Late last year, Australia’s State and Territory Consumer Affairs Ministers announced significant changes to the Australian Consumer Law Schedule to the Competition and Consumer Act 2010 (Cth) (ACL). These changes will expand the application of the current unfair contract terms provisions, and will make unfair contracts illegal.
When is a contract term ‘unfair’?
A contract, or a contractual term, may be considered unfair under the ACL if the contract is offered on a ‘take it or leave it’ basis (i.e. the contract is a ‘standard form contract’), and the contract:
- contains a term which enables one party (but not another) to avoid or limit their obligations under the contract;
- contains a term which enables one party (but not another) to terminate the contract;
- contains a term which penalises one party (but not another) for breaching or terminating the contract; or
- contains a term which enables one party (but not another) to vary the terms of the contract.
What is changing?
The new regime will provide protection to more businesses.
Under the current laws, the ACL provides protection to ‘small businesses’, which are defined as being those businesses with less than 20 employees. The proposed amendments will significantly expand this definition, so that the unfair contract terms regime will extend the current protections to a business:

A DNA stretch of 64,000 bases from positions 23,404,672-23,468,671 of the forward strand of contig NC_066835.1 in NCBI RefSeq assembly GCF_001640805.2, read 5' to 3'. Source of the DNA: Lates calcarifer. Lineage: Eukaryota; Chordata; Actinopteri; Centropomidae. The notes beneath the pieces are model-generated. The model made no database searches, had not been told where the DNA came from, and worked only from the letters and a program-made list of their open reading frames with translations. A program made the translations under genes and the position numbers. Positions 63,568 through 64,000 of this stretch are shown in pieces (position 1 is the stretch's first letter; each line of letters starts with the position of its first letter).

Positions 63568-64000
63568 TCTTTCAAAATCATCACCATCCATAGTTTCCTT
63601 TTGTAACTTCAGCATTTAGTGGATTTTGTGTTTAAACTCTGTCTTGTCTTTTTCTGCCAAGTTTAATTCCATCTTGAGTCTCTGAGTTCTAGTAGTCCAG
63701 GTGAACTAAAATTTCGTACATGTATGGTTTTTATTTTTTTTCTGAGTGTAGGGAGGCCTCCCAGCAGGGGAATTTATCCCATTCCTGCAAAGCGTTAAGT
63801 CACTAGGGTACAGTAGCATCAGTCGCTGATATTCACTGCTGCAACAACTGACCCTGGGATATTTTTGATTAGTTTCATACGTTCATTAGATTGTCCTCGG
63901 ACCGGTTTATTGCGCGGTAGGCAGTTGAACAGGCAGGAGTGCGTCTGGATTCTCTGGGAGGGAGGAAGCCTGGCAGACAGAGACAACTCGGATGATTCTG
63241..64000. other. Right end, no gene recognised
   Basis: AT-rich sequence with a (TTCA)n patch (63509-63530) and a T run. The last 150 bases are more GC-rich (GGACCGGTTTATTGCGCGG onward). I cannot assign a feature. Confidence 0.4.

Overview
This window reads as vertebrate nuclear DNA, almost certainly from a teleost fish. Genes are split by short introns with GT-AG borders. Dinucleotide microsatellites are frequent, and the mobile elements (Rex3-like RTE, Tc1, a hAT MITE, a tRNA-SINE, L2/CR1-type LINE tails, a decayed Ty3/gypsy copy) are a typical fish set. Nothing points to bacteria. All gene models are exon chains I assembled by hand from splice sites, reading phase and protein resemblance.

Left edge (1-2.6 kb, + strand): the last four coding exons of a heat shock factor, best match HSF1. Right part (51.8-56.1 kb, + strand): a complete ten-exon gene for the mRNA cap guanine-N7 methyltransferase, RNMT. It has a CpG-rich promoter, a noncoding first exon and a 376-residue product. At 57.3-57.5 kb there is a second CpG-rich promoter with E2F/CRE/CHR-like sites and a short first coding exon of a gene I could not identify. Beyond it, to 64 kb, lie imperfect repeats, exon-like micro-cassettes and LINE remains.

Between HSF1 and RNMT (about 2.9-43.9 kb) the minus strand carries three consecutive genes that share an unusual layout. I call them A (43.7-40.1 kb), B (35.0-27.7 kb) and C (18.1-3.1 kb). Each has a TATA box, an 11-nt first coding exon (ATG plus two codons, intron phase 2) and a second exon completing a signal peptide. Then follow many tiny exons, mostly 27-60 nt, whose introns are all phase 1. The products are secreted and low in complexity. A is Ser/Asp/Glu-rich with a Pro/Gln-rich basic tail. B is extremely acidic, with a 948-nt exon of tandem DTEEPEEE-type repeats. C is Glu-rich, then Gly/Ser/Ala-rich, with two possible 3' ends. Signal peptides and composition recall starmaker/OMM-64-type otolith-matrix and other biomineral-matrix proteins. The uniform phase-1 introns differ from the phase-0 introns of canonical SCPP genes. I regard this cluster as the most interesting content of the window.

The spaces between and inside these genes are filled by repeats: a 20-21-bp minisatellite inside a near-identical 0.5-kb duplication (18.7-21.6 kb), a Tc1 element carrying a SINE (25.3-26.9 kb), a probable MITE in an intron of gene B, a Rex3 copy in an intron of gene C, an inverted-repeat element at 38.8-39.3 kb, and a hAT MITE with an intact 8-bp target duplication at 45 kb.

- with turnover of less than $10 million per year; or
- which employs less than 100 employees.
Courts may impose financial penalties for breach.
Under the amendments to the ACL, unfair contract terms will become unlawful, and Courts may impose civil penalties against parties who use unfair contract terms. Damages and compensation may also be payable to parties affected by unfair terms, which could be significant.
No monetary contractual limits will apply.
The amendments will also remove the financial limits on the upfront contract value, which can often prevent a small business from accessing the ACL unfair contract terms relief.
Presumption of unfairness.
The amendments proposed will introduce a new presumption that a contract term is unfair, in certain circumstances where a Court has previously found that term to be unfair.
What happens if your agreements contain unfair terms?
Currently, unfair contract terms may be declared void by a Court. If this occurs, the unfair term will be deemed to have been removed from the contract and will be unenforceable. This position is set to change under the new amendments, and instead Courts will be able to determine a relevant remedy, which can include financial penalties and the awarding of damages, as discussed above.
What you need to do
At present, there is no set date for the changes to the ACL to come into effect, however it is important that businesses to start to review and revise their current contractual arrangements, to avoid any potential liability once the amendments are in place, which is expected to be later this year.
Need help to review your existing agreements in light of the upcoming changes to the unfair contract terms provisions? The Kalus Kenny Intelex commercial team can help.